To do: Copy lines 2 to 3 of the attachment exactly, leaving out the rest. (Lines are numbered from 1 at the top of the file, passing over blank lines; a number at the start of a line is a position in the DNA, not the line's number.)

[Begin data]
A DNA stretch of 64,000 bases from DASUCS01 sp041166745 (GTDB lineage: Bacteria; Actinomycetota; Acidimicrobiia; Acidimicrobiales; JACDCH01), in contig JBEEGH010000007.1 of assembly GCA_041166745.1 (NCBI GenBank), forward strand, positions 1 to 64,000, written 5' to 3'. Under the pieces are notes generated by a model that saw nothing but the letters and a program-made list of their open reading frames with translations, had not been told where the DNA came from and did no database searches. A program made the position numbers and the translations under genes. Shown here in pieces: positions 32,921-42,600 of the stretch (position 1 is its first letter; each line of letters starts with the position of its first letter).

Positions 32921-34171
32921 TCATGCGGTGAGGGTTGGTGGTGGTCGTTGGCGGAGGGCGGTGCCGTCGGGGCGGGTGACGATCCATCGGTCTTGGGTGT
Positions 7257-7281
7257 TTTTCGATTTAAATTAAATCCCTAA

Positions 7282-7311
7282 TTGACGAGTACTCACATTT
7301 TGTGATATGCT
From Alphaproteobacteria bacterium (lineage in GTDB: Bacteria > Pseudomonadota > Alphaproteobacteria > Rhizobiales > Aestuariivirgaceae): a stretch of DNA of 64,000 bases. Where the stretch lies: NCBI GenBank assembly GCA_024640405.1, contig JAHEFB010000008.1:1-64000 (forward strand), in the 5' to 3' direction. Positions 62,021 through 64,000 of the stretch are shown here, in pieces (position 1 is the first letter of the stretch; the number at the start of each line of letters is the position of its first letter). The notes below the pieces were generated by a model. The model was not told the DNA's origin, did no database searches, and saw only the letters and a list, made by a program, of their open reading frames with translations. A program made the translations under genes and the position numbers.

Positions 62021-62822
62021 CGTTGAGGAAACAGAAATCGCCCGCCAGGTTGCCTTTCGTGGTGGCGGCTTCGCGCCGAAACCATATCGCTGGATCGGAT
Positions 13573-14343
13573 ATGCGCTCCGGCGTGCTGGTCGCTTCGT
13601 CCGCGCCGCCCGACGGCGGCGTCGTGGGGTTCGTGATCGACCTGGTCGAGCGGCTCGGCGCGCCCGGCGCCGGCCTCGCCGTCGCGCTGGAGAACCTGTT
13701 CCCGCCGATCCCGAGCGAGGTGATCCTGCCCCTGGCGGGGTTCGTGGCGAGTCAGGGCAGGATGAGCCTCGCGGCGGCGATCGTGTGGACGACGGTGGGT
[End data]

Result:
Positions 32921-34171
32921 TCATGCGGTGAGGGTTGGTGGTGGTCGTTGGCGGAGGGCGGTGCCGTCGGGGCGGGTGACGATCCATCGGTCTTGGGTGT